Monday, November 14, 2016

Weekend Construction Update - Vinyl Valence & Christmas Layout

After my last operating session - and given how far along the Saybrook Scene has developed - it was high time to think about adding a valence to frame the scene.

The typical approach to a valence is to mount masonite above the layout in much the same way as it's used as fascia to frame below the layout. But I have a finished, drywall ceiling and - as luck would have it - my ceiling joists run the wrong way, which makes it difficult to mount anything of any real weight, It's hard to screw mounting brackets into joists/studs when you a) can't find them, or b) they aren't where you need them.

So I decided to take a different approach.

First, I traced the footprint/border of the fascia onto cardboard to create templates. I then used those templates as cutting guides to cut strips of 3/4" plywood to match the fascia curves. I used 3/4" plywood a) since it'd be easy to cut into curves (it's hard to curve 1x3s), and b) the 3/4" thickness would provide a convenient surface to which I could staple the vinyl.

The pictures tell (most of the rest of) the story. . .

I was able to screw into joists at both ends, then lightly screwed into drywall just to keep the plywood from sagging at all. I was able to determine precisely where to locate it by using a plumb bob, rubbing against the face of the fascia and marking the ceiling directly above the edge of the fascia.

I needed to work the valence around the ductwork, but couldn't screw plywood into that, so I tried this heavy-duty double-sided foam tape. I wish I'd discovered it earlier - I might not have bothered using screws at all. It's good for 60lbs(!)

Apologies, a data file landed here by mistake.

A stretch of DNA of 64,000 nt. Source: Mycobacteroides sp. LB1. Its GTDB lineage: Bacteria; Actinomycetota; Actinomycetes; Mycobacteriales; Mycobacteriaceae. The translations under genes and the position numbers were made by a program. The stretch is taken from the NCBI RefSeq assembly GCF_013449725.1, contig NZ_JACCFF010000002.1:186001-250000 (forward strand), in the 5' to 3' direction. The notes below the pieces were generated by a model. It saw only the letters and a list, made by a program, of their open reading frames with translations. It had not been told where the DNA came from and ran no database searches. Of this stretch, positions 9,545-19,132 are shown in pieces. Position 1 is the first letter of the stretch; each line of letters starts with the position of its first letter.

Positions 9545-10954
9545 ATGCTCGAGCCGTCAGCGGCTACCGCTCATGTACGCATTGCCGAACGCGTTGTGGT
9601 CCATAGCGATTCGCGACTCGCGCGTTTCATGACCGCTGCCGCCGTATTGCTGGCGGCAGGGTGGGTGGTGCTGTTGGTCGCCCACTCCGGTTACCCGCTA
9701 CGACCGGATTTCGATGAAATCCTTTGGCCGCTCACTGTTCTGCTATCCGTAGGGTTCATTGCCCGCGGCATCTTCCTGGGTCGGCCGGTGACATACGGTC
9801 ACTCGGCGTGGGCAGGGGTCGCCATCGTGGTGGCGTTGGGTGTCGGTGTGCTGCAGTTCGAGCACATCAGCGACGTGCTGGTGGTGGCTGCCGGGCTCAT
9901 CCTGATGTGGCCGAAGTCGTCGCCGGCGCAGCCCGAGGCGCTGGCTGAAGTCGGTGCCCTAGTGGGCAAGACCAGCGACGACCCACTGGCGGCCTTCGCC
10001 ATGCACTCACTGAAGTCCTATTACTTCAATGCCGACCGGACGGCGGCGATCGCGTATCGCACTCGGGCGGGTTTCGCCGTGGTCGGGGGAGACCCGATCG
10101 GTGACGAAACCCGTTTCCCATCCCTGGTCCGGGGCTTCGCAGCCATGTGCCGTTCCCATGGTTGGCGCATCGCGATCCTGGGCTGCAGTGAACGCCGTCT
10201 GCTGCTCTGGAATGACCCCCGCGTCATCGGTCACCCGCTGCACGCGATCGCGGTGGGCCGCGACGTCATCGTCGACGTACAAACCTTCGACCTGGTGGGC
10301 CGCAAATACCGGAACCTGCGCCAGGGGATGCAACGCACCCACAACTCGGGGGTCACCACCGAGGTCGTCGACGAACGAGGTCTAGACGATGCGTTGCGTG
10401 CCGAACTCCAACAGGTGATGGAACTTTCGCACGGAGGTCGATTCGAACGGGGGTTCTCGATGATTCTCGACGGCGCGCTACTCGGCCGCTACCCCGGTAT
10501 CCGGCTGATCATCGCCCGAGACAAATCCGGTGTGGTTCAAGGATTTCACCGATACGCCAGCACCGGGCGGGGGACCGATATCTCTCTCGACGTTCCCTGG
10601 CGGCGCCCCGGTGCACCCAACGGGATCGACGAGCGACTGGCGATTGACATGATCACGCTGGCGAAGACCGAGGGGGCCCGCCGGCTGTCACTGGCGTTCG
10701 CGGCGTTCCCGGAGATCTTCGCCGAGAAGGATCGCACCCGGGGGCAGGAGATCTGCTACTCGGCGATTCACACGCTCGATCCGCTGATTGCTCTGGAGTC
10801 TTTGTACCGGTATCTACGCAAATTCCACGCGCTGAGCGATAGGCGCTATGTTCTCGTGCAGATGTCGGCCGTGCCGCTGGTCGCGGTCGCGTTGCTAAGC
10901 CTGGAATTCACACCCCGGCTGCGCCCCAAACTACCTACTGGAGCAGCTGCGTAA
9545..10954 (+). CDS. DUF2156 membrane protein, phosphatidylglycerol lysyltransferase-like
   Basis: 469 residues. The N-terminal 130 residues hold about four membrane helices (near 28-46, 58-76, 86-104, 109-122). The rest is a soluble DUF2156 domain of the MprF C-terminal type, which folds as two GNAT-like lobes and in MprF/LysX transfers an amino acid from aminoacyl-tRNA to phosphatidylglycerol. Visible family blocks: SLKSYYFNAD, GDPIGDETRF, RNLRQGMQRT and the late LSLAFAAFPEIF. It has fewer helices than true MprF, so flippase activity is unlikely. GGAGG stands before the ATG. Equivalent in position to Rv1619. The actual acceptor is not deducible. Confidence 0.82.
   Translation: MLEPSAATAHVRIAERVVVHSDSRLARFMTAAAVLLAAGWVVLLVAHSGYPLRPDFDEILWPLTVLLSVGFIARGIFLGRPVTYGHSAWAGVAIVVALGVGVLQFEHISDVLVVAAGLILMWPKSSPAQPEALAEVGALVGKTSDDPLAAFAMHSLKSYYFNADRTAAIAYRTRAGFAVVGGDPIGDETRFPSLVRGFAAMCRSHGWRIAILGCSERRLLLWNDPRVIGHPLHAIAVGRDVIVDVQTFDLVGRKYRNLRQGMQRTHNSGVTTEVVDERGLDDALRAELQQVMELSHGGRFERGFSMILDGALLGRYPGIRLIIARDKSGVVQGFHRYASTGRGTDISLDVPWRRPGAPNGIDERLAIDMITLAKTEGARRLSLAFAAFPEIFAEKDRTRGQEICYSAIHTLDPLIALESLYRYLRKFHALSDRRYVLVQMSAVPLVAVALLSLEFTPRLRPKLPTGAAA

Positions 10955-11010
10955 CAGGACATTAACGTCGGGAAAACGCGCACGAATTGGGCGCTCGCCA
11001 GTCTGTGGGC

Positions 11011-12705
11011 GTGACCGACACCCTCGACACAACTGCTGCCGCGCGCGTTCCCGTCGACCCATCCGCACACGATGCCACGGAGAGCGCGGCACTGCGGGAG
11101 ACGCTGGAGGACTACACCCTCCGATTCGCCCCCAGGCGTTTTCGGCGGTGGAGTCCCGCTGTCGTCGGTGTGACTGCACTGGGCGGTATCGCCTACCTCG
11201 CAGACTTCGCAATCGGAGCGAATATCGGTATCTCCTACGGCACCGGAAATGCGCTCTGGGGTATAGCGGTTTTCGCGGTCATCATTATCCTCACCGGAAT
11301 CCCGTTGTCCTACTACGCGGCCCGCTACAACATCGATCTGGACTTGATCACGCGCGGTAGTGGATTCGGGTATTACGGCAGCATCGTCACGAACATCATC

And here is the plywood taped to the drywall that encloses the ductwork. If I tried to remove this, it'd probably take down the drywall! It'll be more than sufficient to hold up vinyl.

Here's a view of how the plywood valence mount matches the fascia. Again, I traced the outline onto cardboard to make cutting templates.

And here it is mounted on the ceiling. Since I actually found joists here, I was able to go ahead and use screws. Again, I located the plywood on the ceiling by marking it from the fascia using a plumb bob.

I did use the tape again to mount the vertical, edge mount/backing though.

I used a piece of cardboard and a compass to trace the irregular edges I needed to cut around (primarily the door frame).

The valence itself is a 6'x9' sheet in a roll I got at Lowe's for $25-30. I used my chop saw to cut it into 16" sections, which would result in a 16" valence.

Then I used the cardboard template I'd made around the door frame to cut the end of the vinyl to fit.

As you may have noticed in the chop saw photo, there is of course a pattern and color on the "top" side of the vinyl. I plan to have this face "in" toward the layout, becoming the back of the valence, and used flat white ceiling paint to reflect as much light as possible.

After two coats of white, I flipped the valence sections over and painted the bottom (now front) side to match the fascia color. Pro Tip: you can use a section of foam as a portable painting support.
That's where things are now until I can get the Missus to help me with the actual mounting. That should be MUCH easier than mounting much-heavier masonite, but still awkward enough to make an extra set of hands pretty helpful.

So while I was literally waiting for the paint to dry, I decided to start a little Christmas module/diorama/display to put at the top of the stairs outside the Photo Library room.

First step, figure out the outline, traced on masonite.

You may recall I have/had a Christmas Layout at one point. Click here for a photo. It was 3'x4' and represented my first actual completed layout - scenery, buildings and everything! Didn't matter it was only a loop of track - it gave me a lot of joy.

But it was awkward and bulky and always seemed to be in the way. I put it on rollers at one point so I could wheel it around as needed. But it was too wide to get through a standard doorway without tipping on its side (after removing the legs), so it was trapped in one of the basement rooms. Not great for display.

So a few months ago, I dismantled it - regaining the space permanently - and decided to reconstitute it on a display that could be out for more folks to enjoy. It'll be a fun little project - just hope I can get it done in time for Christmas!

All in all, a pretty productive weekend!

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